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Humor at Home

Listening to my children and sharing ideas and observations with them has helped their language development. It strengthens our relationship and creates wonderful memories.

© 1998, by Grace Witwer Housholder

Several years ago a family bought their first computer and printer. When their little boy saw the printer operate for the first time, he exclaimed, "We're rich! Now we can print our own money!"

I always smile when I think of that because I think of how we mothers who work at home use our computers to make money. If only it were as easy as printing it!

As a journalist, doing my job at home when the children came along was relatively easy, thanks, in large part, to computers. Computers speed and improve my work. Equally important, they connect me with the outside world and help prevent the loneliness that can mar the stay-at-home experience.

As the mother of four, I have been a part-time, home-basednewspaper reporter/feature writer since our first child was born in 1979. (I got my first laptop computer in the early 1980s.)

Before I was a parent, I never dreamed my journalistic skill of careful listening would help my parenting skills. As my children began to talk, I delighted in their first phrases, their honest and innocent observations and their attempts to explain the world around them.

Listening to my children and sharing ideas and observations with them has helped their language development. It strengthens our relationship and creates wonderful memories.

Although I delight in the funny and heart-warming things my kids say, I quickly found that if I didn't write them down I would forget them. I soon created quite a collection, and I decided to share the best stories with newspaper readers.

My "Funny Kids" column became very popular. We love children's humor because it's honest and innocent. Kids look at the world through different eyes than we do. They are literal and creative at the same time.

For example, one mother told her son to wash his hands after playing with the contents of his piggy bank. "Money is about the dirtiest thing you can touch," she said. After mulling that over, the little boy asked his dad, "Is that why they call people filthy rich?"

The other night, Paul, 10, started reading "Mr. Popper's Penguins" out loud to me. All of a sudden he stopped and said, with deep concern:

"Mom, I have a question. Do they kill penguins for their tuxedoes?"

I laughed out loud, and he looked at me in surprise. "I don't even get my own jokes!" he said later, still trying to figure out why I had laughed at his serious question.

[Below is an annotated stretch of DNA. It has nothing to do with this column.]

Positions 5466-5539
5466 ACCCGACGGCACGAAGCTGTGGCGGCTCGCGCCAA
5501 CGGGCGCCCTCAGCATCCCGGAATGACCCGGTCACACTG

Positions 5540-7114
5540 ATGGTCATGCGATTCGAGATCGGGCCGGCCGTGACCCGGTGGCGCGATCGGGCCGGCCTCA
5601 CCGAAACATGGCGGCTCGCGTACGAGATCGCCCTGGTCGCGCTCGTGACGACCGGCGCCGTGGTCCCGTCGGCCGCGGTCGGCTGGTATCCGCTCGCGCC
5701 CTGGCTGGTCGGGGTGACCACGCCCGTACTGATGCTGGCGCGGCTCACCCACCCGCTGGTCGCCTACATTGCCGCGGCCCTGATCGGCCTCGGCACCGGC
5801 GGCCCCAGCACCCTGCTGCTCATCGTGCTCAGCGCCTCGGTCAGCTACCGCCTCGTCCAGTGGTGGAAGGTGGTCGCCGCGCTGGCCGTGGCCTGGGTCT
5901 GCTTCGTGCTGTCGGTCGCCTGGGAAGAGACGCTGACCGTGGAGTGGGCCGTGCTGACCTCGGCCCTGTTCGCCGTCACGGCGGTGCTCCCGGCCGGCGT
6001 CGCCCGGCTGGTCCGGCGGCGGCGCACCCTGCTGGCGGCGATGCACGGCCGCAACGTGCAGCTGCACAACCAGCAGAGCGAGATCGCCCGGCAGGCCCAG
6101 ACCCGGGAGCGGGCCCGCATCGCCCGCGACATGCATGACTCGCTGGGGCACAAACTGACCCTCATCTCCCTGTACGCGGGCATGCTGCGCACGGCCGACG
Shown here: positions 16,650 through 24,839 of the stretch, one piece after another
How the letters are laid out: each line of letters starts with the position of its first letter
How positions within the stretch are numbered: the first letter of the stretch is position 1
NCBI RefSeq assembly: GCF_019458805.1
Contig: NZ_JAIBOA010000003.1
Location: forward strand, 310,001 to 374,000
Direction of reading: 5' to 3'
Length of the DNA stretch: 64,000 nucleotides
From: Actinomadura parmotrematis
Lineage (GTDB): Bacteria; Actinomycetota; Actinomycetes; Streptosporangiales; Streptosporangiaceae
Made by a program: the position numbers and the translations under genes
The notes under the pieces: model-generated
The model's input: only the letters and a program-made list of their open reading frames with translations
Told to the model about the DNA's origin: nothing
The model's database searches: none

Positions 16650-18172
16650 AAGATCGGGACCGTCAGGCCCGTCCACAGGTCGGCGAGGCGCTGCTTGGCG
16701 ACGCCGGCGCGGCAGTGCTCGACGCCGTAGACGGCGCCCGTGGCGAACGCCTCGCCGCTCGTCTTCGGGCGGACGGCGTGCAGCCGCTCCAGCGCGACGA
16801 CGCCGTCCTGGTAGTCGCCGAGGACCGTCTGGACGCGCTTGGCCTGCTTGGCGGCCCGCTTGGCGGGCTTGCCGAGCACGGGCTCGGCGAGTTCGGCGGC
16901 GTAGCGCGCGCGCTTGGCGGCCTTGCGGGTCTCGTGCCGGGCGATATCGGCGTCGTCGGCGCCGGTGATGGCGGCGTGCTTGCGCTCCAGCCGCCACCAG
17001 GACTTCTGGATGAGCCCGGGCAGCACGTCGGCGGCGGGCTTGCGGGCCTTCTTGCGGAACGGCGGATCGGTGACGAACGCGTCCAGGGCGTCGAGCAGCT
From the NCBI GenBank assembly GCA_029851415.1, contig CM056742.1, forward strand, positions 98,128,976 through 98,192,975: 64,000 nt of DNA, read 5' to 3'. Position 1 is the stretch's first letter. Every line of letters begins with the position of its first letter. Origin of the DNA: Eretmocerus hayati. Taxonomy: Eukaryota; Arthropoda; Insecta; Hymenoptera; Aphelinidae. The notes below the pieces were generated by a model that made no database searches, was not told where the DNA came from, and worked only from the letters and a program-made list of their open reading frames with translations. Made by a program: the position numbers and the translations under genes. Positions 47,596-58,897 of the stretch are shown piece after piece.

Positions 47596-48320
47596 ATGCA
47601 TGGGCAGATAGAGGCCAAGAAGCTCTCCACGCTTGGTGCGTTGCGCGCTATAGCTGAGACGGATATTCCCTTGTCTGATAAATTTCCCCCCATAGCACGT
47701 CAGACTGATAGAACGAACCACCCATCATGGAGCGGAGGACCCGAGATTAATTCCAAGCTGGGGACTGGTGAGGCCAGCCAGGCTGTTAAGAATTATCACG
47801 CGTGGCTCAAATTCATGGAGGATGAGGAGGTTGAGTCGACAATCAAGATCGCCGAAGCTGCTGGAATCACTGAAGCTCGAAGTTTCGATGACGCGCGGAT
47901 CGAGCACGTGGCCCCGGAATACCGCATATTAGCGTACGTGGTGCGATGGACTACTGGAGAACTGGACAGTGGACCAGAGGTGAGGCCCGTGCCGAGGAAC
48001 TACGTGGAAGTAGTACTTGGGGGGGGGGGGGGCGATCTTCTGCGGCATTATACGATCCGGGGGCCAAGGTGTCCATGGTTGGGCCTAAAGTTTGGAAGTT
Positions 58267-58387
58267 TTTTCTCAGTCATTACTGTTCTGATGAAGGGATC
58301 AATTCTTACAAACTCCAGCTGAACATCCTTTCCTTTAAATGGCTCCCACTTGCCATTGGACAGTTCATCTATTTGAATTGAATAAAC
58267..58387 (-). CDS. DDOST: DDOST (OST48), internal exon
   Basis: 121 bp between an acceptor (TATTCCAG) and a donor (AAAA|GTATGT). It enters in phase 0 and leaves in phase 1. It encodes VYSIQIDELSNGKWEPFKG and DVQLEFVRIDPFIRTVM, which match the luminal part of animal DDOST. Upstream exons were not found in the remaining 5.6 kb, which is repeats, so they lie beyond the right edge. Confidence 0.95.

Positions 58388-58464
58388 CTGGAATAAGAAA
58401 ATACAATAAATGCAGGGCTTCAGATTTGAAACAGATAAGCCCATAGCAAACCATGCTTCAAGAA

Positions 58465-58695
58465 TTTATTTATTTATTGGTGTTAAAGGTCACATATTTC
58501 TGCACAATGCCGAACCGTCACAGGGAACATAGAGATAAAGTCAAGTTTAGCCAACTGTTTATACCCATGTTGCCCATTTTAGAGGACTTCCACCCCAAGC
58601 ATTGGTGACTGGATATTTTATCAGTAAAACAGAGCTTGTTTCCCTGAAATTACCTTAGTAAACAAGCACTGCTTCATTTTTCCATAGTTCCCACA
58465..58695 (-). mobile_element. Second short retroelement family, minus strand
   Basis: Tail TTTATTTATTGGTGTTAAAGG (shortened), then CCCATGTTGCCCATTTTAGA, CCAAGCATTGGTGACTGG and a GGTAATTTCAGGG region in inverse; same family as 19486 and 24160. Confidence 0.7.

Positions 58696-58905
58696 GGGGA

I assured him that it wasn't a foolish question. It was just that he had surprised me. Even though we often find our children's comments humorous, it is so important that we treat our children with respect and not make them hesitant to share their thoughts or questions.

My first "Funny Kids" column appeared nearly 10 years ago. I now have several thousand stories because of the generosity of families across the nation. The best stories appear in my books called "The Funny Things Kids Say Will Brighten Any Day." The third book in the series comes out later this year.

In the introduction to my upcoming book, I tell about an amazing discovery I made shortly after my first book came out in 1994. As we were going through my grandmother's possessions when she moved to a nursing home, we found a journal that her mother, Grace Osburn, had kept. (I was named after her.) Great-Grandmother Grace had crammed a small book full of the funny things my dad and his sister had said.

One of my favorites was when my dad was about four. He had been told not to put any more water in the radiator, but he kept on until it ran over.

My grandmother (his mom) told him that if he had listened to her, it would not have run over. "I know you are more intelligent and older and more clever and have had more experience," he told his mom. "But I know a good many things that you have forgotten!"

How very true! As we listen to our children, and hold them, and treasure their sticky hugs, we need to realize how much we can benefit by looking at the world through their eyes!

If you'd like to read recent "Funny Kids" stories from readers, share some of your own stories or learn about my books, visit the Funny Kids Project homepage at

Yes, working at home has many benefits. There's no commute, we can work in our bathrobe, we can set our own hours and our kids get to see how a parent makes money -- but not by printing it from the computer!

Of course, they'll never appreciate all we do until they are grown up and on their own. I'll never forget the day our youngest left for the first day of first grade. As he walked down the sidewalk, he turned around and yelled loud enough for the whole neighborhood to hear:

"'Bye, Mom! Have a nice nap!"

Grace Housholder, an EP to four children and an award-winning journalist, has been collecting the funny things kids say for the past ten years. She prints the stories in her weekly newspaper column, and selects the best ones for her books entitled "The Funny Things Kids Say Will Brighten Any Day" (Vols. 1-3). Come visit the Funny Kids Project to learn more about it and enjoy a few more chuckles!

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